Mississippi River Ribbon Maps
Story is adapted by Pat Middleton, www.greatriver.com, from an article by Bob Mullen, for The Paddlewheel newsletter published by the Golden Eagle River Museum, St. Louis, Missouri
(Left) Authentic Historic Ribbon map with Winder, sized for use on the boat.
Imagine a map of the Mississippi River that shows all of the cities and towns along the river and all the landings where a steamboat might stop.
Make the map about three inches wide and in one continuous strip showing the entire river from the Gulf of Mexico to its source at Lake Itasca, Minnesota. If you imagined correctly, you would have a map that is about eleven feet in length, like a long streamer or ribbon. Now roll up the map to a couple of inches in diameter and put into a wooden cylindrical container that can easily fit into your pocket!
Authentic ribbon maps from the steamboat era do rarely exist. In 1866, Myron Coloney and Sidney B. Fairchild patented and published a map like this in St. Louis.
The 1866 map was sold commercially in St. Louis and along the river for a number of years. The maps were housed in a wooden cylinder with a rounded wooden cap at each end. On the side, a slot was cut where the map could be pulled out to give people a way to grasp it when pulling the map from its case. The patent granted the inventors was for “the idea or design of maps upon strips of any material,” as stated on the map itself.
Only a handful of original ribbon maps exist today, scattered in museums across the country. The Smithsonian has one and the Missouri Historical Society of Missouri owns three Mississippi River ribbon maps. Each of these is extremely fragile and can no longer be handled. One of the maps at MHS is about eight inches wide, and has all the detail a riverboat pilot would need. Housed in a larger wooden box with a glass window, the map winds from a roll on one side of the window to a box on the other side of the window. The map in the window only shows an area some 30-40 miles… new scrolls could be set in place as the pilot traveled the length of the river.
In 1887, explorer Willard Glazier produced another ribbon map that included a lake he called Lake Glazier, which he touted as the TRUE source of the Mississippi River. Glazier’s 1877 map was folded and printed with the guide to his canoe trip from Lake Glazier in Minnesota to the Gulf. It includes most of the river villages we know today, as well as many which have since been washed away by Mississippi River flooding. (Click
map, right, to learn more!)
We have BEAUTIFUL artisan designed RIBBON MAPS available for the Mississippi River, Lake Pepin on the Mississippi River, the Columbia River, Missouri River, Ohio River, Illinois River, the Colorado River, the Rio Grande, the Yellowstone River, and even the Florida Keys! Please click links to read more about the maps, or to order a fine art print. All our ribbon maps fit comfortably in the unused spots between windows, doorways, cabins, condos, and such!! A super GIFT IDEA!
These passenger ribbon maps both show considerable detail, but could never be used by a steamboat pilot for serious navigation. The river was much to complicated with islands, tricky bends, wing dams, and other obstacles to fit on a map like this.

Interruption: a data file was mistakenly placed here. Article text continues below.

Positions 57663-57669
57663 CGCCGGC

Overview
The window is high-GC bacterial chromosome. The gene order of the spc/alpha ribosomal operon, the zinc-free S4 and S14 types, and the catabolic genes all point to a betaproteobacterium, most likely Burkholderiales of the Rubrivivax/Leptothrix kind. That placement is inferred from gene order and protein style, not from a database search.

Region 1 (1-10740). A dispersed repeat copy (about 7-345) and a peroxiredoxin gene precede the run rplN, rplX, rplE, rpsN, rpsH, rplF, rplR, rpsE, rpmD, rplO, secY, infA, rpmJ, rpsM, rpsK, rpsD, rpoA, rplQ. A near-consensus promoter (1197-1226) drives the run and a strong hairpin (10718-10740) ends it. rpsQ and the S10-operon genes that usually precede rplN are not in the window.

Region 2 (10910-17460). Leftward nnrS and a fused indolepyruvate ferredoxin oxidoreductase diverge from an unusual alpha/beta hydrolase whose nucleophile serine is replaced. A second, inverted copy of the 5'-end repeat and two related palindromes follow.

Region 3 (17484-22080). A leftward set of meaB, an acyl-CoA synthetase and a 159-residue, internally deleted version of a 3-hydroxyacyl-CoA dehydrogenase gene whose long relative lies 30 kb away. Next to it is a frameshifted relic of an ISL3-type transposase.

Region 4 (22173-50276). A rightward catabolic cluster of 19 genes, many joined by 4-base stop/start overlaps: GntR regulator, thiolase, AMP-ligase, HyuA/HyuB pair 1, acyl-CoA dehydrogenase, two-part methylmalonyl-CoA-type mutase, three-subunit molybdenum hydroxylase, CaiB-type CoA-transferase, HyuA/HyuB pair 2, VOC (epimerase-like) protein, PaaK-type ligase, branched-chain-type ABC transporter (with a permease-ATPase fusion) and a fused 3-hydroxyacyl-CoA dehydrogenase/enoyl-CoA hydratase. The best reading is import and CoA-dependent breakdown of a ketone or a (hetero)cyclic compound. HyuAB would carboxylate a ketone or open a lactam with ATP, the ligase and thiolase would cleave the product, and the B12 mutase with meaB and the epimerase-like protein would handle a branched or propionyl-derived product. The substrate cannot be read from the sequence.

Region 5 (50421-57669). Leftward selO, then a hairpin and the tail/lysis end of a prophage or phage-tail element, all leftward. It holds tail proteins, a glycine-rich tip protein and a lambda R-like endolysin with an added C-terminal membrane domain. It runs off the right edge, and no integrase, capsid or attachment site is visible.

The ribbon map must have been made for the tourist or other traveler on the river who had enough expendable money to pay for such a souvenir. While the boat’s pilot had a detailed map to follow (often only in his memory), these ribbon maps served the traveler with a way to keep track of the boat’s progress on a long trip. It even pointed out a few points of interest.
A notice in the July 10, 1866 Missouri Republican stated, “To the traveler, it will be an exciting guide and companion, and will furnish him with more information at a glance than he can secure from a constant questioning of the officers of the boat… to say nothing of avoiding a short answer from, or an immensity of annoyance to, these monarchs of our Mississippi River palaces.”
In the 140 years since the first map appeared nearly every one has disappeared. The Willard Glazier Reproduction here on www.greatriver.com is the only ribbon map we know of that is still available for sale to the public. Each map is either hand-stained to a sepia tone and parchment feel or is exquisitely hand-painted for framing. Click here to see ALL of our beautiful antique Mississippi River maps online. Visit online or phone 888-255-7726 for more information!!
High resolution 5×7″ note cards with portions of the painted maps are available for $4.95 each. Call for information or to request a certain map portion that is meaningful to you.
We also have BEAUTIFUL RIBBON MAPS available for Lake Pepin on the Mississippi River, the Columbia River, Missouri River, Ohio River, Illinois River, the Colorado River, the Rio Grande, the Yellowstone River, and even the Florida Keys! Please click links to read more about the maps, or to order a fine art print. You may also visit www.greatriverarts.com > SHOP Enter river name in the search box.
All our ribbon maps fit comfortably in the unused spots between windows, doorways, cabins, condos, and such!! Super GIFT IDEA!
Finallly, we have one special map that is not a ribbon map, but a great artifact from the steamboat era. Our Illinois Steamboat map from 1841 includes all the Upper Mississippi River Steamboat stops from St. Louis to Prairie Du Chien, as well as Ohio River Landings, Illinois River landings and distances between stops. ENJOY!
Please click here to visit our online Shopping Cart, or Phone 888-255-7726 to Order. Click SHOP button and use the SEARCH box to find specific map names or regions.
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